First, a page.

The music by Daniele Amfitheatrof is undistinguished, though it has occasional enjoyable moments of "bouncy cowboy bop" (I'm sure you'll know what I mean if you watch a lot of Westerns). The music has much fuller sound than the dialogue.

    This is a fairly undistinguished mono mix, with only the music moving across the front of the soundstage. It is also recorded at a low level - I had the volume higher for this film than I have had for any other film in months. Volume also varied from the opening scenes to the later ones.

    The subwoofer adds slightly to some of the music but is not used otherwise.

Audio Ratings Summary
Audio Sync
Surround Channel Use


    None. I'm getting rather tired of typing that.


    Animated menu with music, 20 scenes in the Scene Selection menu.

R4 vs R1

NOTE: To view non-R4 releases, your equipment needs to be multi-zone compatible and usually also NTSC compatible.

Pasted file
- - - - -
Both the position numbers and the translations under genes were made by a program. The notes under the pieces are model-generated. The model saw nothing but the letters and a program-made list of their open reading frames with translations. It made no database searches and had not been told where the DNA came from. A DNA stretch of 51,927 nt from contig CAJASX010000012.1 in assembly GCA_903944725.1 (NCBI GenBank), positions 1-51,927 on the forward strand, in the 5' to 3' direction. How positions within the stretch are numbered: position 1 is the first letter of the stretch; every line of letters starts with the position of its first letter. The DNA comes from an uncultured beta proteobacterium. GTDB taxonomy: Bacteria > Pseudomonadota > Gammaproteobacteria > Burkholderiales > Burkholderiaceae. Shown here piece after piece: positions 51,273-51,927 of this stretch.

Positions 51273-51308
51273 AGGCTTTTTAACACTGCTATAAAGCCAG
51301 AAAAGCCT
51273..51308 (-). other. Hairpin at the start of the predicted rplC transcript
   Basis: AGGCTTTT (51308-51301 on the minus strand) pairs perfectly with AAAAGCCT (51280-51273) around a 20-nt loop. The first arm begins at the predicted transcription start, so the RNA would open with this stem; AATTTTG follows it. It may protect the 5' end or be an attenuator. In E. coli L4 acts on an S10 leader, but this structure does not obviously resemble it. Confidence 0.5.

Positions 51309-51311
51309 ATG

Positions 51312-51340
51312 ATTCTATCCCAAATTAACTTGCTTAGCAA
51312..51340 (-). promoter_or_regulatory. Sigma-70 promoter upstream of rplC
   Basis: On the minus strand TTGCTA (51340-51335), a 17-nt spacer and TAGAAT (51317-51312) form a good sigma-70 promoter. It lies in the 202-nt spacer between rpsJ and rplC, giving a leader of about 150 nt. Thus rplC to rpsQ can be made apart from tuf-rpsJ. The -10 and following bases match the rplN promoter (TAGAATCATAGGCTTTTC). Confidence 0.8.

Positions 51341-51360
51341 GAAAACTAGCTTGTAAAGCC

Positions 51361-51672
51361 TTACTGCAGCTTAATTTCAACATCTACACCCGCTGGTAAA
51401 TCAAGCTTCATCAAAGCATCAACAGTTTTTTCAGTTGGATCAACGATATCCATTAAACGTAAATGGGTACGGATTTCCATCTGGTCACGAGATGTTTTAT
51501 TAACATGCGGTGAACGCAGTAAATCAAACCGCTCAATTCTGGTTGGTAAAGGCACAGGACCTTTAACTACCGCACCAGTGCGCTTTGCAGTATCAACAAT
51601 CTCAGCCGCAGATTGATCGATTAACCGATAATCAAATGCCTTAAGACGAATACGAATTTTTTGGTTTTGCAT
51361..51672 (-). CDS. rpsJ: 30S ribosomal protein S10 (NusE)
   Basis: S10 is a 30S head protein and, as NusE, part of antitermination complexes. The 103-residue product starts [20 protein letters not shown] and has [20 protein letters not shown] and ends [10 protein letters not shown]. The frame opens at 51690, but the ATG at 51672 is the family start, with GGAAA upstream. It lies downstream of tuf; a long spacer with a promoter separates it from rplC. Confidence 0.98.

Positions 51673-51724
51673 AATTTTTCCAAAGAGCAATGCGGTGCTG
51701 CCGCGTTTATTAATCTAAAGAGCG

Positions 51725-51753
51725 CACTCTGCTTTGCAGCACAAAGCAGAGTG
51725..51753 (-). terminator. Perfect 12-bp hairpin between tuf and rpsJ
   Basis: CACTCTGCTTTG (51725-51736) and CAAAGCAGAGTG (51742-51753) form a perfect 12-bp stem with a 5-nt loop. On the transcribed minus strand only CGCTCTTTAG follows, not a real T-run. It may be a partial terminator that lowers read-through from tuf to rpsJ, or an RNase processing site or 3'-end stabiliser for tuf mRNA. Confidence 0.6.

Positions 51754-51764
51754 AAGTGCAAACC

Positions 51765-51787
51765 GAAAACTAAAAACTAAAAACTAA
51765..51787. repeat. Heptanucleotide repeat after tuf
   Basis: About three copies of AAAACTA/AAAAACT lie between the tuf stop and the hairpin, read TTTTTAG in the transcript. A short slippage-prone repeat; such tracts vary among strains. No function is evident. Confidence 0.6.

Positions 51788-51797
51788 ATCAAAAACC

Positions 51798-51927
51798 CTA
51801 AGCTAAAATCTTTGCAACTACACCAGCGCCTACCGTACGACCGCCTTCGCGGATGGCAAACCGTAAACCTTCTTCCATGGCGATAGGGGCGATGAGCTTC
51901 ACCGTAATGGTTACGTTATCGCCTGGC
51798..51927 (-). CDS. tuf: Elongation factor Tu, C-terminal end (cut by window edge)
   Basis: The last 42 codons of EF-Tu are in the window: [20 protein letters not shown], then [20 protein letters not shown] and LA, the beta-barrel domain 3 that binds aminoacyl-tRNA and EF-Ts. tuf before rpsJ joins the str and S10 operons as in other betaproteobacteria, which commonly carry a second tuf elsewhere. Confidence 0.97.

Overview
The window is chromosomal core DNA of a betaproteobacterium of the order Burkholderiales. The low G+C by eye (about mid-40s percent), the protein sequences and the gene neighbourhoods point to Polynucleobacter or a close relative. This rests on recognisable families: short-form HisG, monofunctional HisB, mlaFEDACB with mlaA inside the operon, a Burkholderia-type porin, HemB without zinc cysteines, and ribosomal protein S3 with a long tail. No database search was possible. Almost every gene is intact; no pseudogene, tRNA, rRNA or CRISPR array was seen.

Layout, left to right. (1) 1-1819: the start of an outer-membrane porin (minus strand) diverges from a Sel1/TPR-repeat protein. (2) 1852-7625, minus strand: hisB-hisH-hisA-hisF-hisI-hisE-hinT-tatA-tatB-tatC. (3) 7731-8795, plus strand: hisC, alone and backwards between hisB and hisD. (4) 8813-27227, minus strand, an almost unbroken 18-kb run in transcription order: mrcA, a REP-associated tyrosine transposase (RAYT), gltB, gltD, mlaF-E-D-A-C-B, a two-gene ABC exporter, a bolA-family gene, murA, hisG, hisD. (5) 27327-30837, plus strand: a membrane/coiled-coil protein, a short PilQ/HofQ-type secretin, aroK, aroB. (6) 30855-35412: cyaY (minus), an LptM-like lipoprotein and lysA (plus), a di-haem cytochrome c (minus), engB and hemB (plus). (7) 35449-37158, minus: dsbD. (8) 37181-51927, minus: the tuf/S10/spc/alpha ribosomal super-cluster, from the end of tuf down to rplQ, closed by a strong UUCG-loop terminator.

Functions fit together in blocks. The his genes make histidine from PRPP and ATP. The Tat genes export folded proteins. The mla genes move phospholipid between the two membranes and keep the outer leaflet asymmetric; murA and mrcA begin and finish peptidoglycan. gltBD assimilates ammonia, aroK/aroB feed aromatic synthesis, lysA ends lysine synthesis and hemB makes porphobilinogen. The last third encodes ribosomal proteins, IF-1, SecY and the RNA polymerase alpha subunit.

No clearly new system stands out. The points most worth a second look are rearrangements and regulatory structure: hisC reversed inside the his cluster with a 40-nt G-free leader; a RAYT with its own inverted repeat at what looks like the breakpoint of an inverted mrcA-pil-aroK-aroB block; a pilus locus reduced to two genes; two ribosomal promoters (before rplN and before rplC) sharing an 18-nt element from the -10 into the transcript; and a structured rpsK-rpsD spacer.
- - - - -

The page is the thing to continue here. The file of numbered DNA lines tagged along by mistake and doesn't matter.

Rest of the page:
This DVD does not appear to be available elsewhere, which I suppose makes this the superior version by default.


    Well, this is a strictly average Western.

    The video quality is quite good for a film of this vintage.

    The audio is rather disappointing.

    No extras (sigh, again).

    Possibly worth a look if you find it in a bargain bin, or if you like Joel McCrea (does anyone out there remember him?), or miss the Saturday afternoon matinee at the local cinema. Or, possibly not.

Ratings (out of 5)


© Tony Robert Davison (read my bio)
Monday, November 10, 2003
Review Equipment
DVDToshiba SD-K350, using Component output
DisplaySONY VPL-HS10 LCD projector, ABI 280cm 16x9 screen. Calibrated with Video Essentials. This display device is 16x9 capable. This display device has a maximum native resolution of 1080p.
Audio DecoderKenwood. Calibrated with Video Essentials.